Boost Savings and Stay Motivated by Putting Your Money into Buckets

Discover the bucketing method of saving money, a powerful financial strategy that divides your savings into categories for specific goals.
Written by Anna Baluch
Financial Expert
Managing Editor
twitter facebook

Whether you’re new to saving money or looking to improve your strategy, categorizing your savings is a brilliant way to visualize your financial goals.

Also known as bucketing, this concept allows you to organize your financial goals and save for a variety of short- and long-term goals.

Learn how splitting your savings into buckets works in more detail so you can determine whether it makes sense for your unique situation.

What Does It Mean to Put Savings Accounts in Buckets?

Remember the envelope method of saving and budgeting spending money?

With this method, you take several envelopes with an expense or goal written on each one and add the cash to each envelope that you have budgeted for that expense or goal.

You can add or take away from the envelopes as you meet your goals or pay your bills.

Imagine the Envelopes Are Buckets You Access Online

When you put your savings account funds in buckets, you’re doing the same thing, but you’re setting up digital envelopes for each of your savings goals and earning compound interest in the process.

The bucketing method of saving money is a financial strategy that divides your savings into different “buckets” or categories based on specific goals or purposes.

Bucketing helps manage money more effectively by providing clear objectives for each category, making it easier to track progress and stay motivated.

Some banks and financial institutions offer buckets, which can simplify the way you save money so you can lead the life and future you desire.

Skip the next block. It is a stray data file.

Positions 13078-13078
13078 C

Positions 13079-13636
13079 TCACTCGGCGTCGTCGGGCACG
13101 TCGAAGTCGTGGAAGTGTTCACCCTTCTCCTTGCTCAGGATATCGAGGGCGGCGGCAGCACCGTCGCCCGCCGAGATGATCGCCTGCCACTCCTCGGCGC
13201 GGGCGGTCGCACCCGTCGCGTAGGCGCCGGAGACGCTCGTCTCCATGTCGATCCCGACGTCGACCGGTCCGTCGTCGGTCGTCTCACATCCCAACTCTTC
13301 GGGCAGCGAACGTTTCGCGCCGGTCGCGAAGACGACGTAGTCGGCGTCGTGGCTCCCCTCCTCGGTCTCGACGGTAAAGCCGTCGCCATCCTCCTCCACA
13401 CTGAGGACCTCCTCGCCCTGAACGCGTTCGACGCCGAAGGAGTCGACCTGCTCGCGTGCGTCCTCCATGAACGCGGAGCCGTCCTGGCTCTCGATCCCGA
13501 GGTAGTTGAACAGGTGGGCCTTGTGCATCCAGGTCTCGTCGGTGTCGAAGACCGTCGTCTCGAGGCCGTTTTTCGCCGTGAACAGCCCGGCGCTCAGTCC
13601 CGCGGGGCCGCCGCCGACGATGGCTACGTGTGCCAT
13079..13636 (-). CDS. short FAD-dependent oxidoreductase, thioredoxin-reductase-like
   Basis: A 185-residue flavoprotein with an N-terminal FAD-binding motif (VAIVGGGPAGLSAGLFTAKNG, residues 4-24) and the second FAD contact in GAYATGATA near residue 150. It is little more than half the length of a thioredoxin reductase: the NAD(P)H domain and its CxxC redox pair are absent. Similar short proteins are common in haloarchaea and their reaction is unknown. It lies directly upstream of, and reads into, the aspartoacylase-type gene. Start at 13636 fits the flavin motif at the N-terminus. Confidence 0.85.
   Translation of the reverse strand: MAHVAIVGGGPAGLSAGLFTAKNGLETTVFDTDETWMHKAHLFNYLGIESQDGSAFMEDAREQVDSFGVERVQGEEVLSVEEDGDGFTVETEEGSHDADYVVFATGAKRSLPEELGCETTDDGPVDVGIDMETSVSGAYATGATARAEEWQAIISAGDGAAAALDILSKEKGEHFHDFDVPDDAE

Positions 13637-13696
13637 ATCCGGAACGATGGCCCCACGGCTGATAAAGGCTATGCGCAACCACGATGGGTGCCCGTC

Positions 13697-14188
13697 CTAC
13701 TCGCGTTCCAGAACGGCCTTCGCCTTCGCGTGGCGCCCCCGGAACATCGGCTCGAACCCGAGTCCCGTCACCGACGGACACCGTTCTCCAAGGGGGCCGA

Unlike the envelope method, you can set your digital buckets to receive more money automatically according to your budget.

How Bucketing Works

You don’t have to create and maintain spreadsheets or open multiple saving accounts (but you can if you want), as bucketing takes the hassle and guesswork out of saving.

Not only does bucketing automate the process, but it can also motivate you to continue to work toward your goal.

You’ll be able to see all your goals in one place and gauge your progress as you earn interest on your money.

In addition, bucketing may help you understand whether you need to cut back on some of your expenses so you have more money to dedicate to your savings goals.

Step 1: Identify Your Buckets

Step 2: Determine Your Goals and Amounts

  • Set specific goals for each bucket and determine how much money you need to save for each one.
  • Even if you have to start out with $5 in each bucket, small amounts add up.
  • Establish a timeline for achieving these goals to help prioritize your savings.

Step 3: Allocate Your Income

  • After covering essential expenses (rent, utilities, groceries), allocate a portion of your remaining income to each bucket based on your priorities and timelines.
  • You can use a percentage method (e.g., 10% to an emergency fund, 20% to short-term goals, etc.) or fixed amounts.

Step 4: Choose Appropriate Accounts

Step 5: Automate Your Savings

  • Set up automatic transfers from your checking account to each bucket to ensure consistent contributions.
  • Automating the process reduces the temptation to spend the money and ensures steady progress toward your goals.

Step 6: Monitor and Adjust

  • Regularly review your buckets to track your progress and make adjustments as needed.
  • Re-evaluate your goals periodically to ensure they align with your current financial situation and priorities.

Example Savings Bucket Scenario

Income Allocation: Suppose you have $1,000 left after paying monthly expenses to allocate to your savings buckets.

Where to Find the Best High-Yield Savings Accounts

MoneyRates has found that a specific group of banks consistently offers the most competitive savings rates.

Spending a little time shopping for a better rate now, particularly at one of these banks, could pay off for years.

Benefits of the Bucketing Method

The most obvious benefit of the bucketing method is saving money and getting control of your finances.

However, the benefits of bucketing don’t end there.

Should Everyone Bucket Their Savings?

If you prefer a traditional savings strategy, such as a spreadsheet or journal, for example, bucketing may not be a good fit.

You might also consider an alternative method if you’d like a more hands-on approach to saving. Bucketing is designed to help you “set it and forget it.”

A spreadsheet or another savings strategy can allow you to be more involved on a day-to-day basis.

Pros and Cons of Savings Buckets

Before you go ahead and set up savings buckets, be sure to consider the benefits and drawbacks.


  • Easy Tracking: With separate buckets, you’ll know exactly how much you’ve saved for each one. For example, you’ll see that you have $5,000 in your emergency fund and $3,000 in your vacation fund.